That’s not a question we usually ask ourselves, but I think we should in the wake of special counsel Robert Mueller’s indictment of 13 Russian operatives. Since the 2016 election, President Donald Trump has called the investigation a “hoax” and a “witch hunt.” Over the weekend, he twice called it “illegal.” On Tuesday, he called it a “WITCH HUNT!” But according to Mueller’s indictment, a vast criminal conspiracy deliberately sought to undermine the integrity of the election, to inflame social divisions and wage “information warfare” against the United States.
I don’t mean to suggest that in the absence of information warfare Americans would have based their votes on perfect information. All presidential elections bend facts and distort reality. But we’re not talking about acceptable political communication strategy. We’re talking about the unacceptable weaponizing of information with the intent of making it hard, or impossible, for citizen’s to tell the difference between truth and falsehood. We’re talking about attempts to poison the public sphere for the benefit of a foreign adversary. Given what we know a year into Trump’s presidency, it may be more accurate to say our consent was misinformed, or even “disinformed.”
This is not a trivial question. Consent is the bedrock of any government that is not a mafia-state, dictatorship or absolute monarchy. Consent is enshrined in the Declaration of Independence. It’s the animating force behind the normative view that human rights are innate, inalienable and universal. It is central to a free, just and open society. Without consent, there is no legitimate power. The absence of consent is tyranny.
John Locke’s “Two Treatises of Government” was central to the founders’ thinking. In 1689, he wrote: “The liberty of man in society is to be under no other legislative power but that established by consent in the commonwealth, nor under the dominion of any will, or restraint of any law, but what that legislative shall enact according to the trust put in it.”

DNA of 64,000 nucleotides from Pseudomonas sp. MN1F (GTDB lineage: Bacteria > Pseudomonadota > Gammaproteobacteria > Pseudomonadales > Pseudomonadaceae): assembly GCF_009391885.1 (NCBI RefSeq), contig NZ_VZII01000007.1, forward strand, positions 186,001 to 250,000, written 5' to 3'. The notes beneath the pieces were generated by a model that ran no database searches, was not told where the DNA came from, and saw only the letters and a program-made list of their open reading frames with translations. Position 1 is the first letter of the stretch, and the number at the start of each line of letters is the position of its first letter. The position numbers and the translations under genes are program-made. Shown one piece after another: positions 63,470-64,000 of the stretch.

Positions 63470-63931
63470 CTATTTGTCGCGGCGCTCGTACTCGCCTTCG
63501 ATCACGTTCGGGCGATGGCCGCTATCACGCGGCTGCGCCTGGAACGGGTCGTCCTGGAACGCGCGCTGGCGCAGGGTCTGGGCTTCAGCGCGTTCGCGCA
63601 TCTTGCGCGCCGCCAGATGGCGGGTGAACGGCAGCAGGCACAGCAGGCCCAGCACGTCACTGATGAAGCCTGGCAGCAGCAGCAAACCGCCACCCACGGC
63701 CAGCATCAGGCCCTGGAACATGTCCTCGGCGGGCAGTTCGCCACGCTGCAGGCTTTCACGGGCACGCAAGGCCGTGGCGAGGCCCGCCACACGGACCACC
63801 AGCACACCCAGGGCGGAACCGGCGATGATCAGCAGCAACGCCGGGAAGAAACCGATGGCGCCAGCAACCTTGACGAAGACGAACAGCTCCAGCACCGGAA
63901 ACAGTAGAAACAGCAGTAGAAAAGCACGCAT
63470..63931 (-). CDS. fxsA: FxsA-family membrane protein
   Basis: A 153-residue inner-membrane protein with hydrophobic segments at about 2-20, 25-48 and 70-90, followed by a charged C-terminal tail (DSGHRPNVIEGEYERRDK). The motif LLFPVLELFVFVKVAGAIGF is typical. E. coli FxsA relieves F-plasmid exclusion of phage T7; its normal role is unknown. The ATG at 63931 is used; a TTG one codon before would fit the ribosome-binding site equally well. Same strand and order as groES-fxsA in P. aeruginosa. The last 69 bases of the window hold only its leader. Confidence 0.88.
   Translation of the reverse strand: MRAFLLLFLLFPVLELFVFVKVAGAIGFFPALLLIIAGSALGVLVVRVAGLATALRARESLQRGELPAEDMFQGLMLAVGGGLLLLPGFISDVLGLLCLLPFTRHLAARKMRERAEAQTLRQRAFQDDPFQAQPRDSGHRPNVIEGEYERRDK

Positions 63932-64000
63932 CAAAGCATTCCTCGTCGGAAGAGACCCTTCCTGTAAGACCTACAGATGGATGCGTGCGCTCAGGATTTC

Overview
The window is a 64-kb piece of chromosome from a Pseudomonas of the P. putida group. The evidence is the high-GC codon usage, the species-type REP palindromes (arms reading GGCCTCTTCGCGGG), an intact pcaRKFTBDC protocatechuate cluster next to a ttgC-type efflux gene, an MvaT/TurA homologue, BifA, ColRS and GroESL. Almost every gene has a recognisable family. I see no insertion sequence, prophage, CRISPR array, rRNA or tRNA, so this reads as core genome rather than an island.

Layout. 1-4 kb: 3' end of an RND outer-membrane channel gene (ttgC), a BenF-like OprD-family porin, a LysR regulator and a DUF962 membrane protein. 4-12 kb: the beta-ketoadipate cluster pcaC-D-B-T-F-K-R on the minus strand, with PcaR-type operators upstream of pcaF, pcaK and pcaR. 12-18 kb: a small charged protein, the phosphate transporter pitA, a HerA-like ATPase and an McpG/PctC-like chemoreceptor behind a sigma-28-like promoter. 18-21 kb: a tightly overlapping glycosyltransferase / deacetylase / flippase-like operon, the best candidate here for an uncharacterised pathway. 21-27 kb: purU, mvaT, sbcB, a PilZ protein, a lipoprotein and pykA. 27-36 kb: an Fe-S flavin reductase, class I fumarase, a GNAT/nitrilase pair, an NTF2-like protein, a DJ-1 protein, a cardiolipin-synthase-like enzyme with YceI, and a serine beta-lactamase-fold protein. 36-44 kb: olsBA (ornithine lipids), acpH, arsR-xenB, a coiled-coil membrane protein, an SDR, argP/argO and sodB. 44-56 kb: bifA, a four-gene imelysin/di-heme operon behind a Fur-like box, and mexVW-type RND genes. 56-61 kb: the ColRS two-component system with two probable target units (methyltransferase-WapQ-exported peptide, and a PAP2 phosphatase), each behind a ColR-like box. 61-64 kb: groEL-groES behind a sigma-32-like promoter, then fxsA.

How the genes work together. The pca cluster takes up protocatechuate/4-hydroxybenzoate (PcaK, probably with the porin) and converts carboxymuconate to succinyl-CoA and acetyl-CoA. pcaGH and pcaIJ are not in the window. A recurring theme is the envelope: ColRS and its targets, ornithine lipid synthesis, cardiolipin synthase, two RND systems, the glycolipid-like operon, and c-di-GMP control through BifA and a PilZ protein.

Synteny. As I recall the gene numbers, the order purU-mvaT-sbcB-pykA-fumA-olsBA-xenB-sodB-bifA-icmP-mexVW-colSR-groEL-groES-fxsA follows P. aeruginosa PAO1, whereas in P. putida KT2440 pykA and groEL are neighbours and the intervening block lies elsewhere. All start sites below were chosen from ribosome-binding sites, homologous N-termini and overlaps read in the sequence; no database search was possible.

Cartoons on President Trump and Russia
Note the part I stressed about trust. To Locke, trust was the fulcrum of governments. In the distant past, he wrote, people lived in an intolerable “state of nature.” Every man was a law unto himself, the strong preyed on the weak, and the strong feared being rivaled. By trusting in a sovereign, the people gained security, but if that trust is violated, the people can revoke their consent. With trust, life is peaceful. Without trust, life is disorderly and chaotic.
Why should we trust Trump? He made more than 2,000 false or misleading statements over more than 350 days, according to a January report in the Washington Post. According to the New York Times, in December, the president told nearly six times as many falsehoods as former President Barack Obama over the previous 10 months. And, as I mentioned, Trump has called the investigation into Russia meddling a “hoax” or a “witch hunt” when it was an act of “information warfare.”
It’s hard to imagine anyone in her right mind consenting to being governed by a president who can’t speak truthfully at least half the time; who believes he’d storm a compound held by murderous gunmen; who incites violence, who attacks judges; who bilks the Treasury; and who screams “witch hunt” about an investigation that has brought indictments against half a dozen former aides. It’s hard to imagine anyone in her right mind doing that unless she wasn’t in her right mind, unless a vast criminal conspiracy manipulated her into believing otherwise.
Let’s be clear on why the Russians values Trump. Their goal was to widen divisions, erode trust and encourage the union’s unraveling from the inside. But bear in mind, to the Russians, going all-in for Trump would lead to that goal. In other words, Trump would cause chaos. Such a force, one could argue, threatens a return to a state of nature in which every person is a law unto himself, the weak fear the strong, the strong fear being rivaled.
Locke wrote: “Freedom of men under government is to have a standing rule to live by, common to every one of that society, and made by the legislative power erected in it. A liberty to follow my own will in all things where that rule prescribes not, not to be subject to the inconstant, uncertain, unknown, arbitrary will of another man” (my stress).
Russia’s info war has no end in sight. The U.S. intelligence community fully expects it to sabotage the upcoming midterm elections. Mike Rogers, head of the National Security Agency, told Congress Tuesday that Russia has “not paid a price that is sufficient to change their behavior.” He added neither the president nor the secretary of defense has ordered him to disrupt them.
As of now, it’s probably taboo to wonder if Russia’s information warfare is part of the president’s re-election strategy. At some point, it will no longer be taboo.